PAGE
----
In recent times, Category 5 hurricanes in the Caribbean and in the American mainland; record floods across Bangladesh, India and Nepal; and drought emergencies in 20 countries in Africa have damaged these regions, killed hundreds, and ruined the lives of millions. For those countries that are least developed, the impact of disasters can strip away livelihoods; for developed and middle-income countries, the economic losses from infrastructure alone can be massive; for both, these events reiterate the need to act on a changing climate, the effects of which have been revelatory.
While 4.2 million people dying prematurely each year from ambient pollution gets relatively little media attention, the effect of heat-trapping greenhouse gases on extreme weather events is coming into sharper focus. It could not be otherwise when the impacts of these weather events are so profound. During the last two years, over 40 million people, mainly in countries which contribute least to global warming, have been forced from their homes by disasters. There is clear consensus: rising temperatures are increasing the amount of water vapour in the atmosphere, leading to more intense rainfall and flooding in some places, and drought in others. Some areas experience both. TOPEX/Poseidon, the first satellite to precisely measure rising sea levels, was launched 25 years ago. Those measurements have observed a global increase of 3.4 millimeters per year since then; that’s a total of 85 millimeters over 25 years. Rising and warming seas are contributing to the intensity of tropical storms worldwide.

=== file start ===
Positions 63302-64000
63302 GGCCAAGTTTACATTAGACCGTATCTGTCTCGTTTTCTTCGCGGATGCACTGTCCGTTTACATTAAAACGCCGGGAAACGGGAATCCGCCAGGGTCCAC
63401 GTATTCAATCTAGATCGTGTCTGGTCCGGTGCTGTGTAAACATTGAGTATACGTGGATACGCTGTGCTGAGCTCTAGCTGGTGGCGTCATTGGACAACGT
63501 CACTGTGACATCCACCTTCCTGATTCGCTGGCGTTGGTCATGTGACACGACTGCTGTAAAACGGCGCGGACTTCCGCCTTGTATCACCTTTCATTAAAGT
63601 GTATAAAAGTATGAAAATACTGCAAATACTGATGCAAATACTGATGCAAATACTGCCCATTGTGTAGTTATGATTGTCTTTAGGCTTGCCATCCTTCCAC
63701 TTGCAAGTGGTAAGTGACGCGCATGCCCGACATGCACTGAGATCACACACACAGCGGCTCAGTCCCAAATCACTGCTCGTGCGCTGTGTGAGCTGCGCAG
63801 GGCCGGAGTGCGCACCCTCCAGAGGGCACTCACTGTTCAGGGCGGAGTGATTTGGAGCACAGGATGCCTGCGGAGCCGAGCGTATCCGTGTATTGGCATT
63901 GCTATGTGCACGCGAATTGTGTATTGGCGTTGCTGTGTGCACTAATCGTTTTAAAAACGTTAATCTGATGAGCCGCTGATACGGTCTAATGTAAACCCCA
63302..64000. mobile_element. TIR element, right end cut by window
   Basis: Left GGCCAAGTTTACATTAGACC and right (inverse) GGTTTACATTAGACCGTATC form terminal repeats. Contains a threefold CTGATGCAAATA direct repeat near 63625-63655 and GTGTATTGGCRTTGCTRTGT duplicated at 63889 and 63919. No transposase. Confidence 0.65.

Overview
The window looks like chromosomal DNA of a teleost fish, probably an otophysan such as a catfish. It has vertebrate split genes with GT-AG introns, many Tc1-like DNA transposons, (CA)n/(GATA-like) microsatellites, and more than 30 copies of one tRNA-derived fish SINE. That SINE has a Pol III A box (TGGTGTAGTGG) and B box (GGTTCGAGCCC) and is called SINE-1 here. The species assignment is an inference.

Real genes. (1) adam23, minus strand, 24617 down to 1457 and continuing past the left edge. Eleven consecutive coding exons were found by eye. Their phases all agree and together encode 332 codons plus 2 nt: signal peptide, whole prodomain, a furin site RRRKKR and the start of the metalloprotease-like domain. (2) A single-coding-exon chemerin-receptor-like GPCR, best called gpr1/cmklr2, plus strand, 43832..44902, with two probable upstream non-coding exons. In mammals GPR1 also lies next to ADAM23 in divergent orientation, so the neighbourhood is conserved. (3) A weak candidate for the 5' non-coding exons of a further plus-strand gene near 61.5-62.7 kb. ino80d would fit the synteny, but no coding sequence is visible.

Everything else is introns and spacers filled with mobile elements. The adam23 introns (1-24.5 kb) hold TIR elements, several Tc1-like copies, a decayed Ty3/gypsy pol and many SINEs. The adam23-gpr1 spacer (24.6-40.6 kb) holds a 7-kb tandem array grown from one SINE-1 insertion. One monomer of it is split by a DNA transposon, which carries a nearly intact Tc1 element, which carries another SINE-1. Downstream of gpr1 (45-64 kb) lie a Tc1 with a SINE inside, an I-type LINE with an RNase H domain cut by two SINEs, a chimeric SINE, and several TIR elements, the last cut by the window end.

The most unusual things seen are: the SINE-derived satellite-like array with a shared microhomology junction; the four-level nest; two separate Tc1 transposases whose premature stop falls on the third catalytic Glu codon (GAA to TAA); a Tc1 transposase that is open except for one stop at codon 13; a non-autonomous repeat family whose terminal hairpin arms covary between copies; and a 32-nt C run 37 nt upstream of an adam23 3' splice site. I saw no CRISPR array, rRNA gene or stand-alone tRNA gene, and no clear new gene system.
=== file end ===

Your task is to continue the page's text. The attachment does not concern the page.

While the Paris Agreement has set the world on a long-term path towards a low-carbon future, it is a windy path that reflects pragmatism and realities in each individual country. Thus, while carbon emissions are expected to drop as countries meet their targets, the impacts of climate change may be felt for some time, leaving the world with little choice but to invest, simultaneously, in efforts to adapt to climate change and reduce disaster risk. This will require international cooperation. Restoring the ecological balance between emissions and the natural absorptive capacity of the planet is the long-term goal. It is critical to remember that the long-term reduction of emissions is the most important risk reduction tactic we have, and we must deliver on that ambition. The November UN Climate Conference in Bonn provides an opportunity to not only accelerate emission reductions but to also boost the work of ensuring that the management of climate risk is integrated into disaster risk management as a whole. Poverty, rapid urbanisation, poor land use, ecosystems decline and other risk factors will amplify the impacts of climate change. Today, on International Day for Disaster Reduction, we call for them to be addressed in a holistic way.
This article has been cut for length. Achim Steiner is Administrator of the UNDP; Patricia Espinosa is Executive Secretary of UN Climate Change; Robert Glasser is the UN Secretary-General’s Special Representative for Disaster Risk Reduction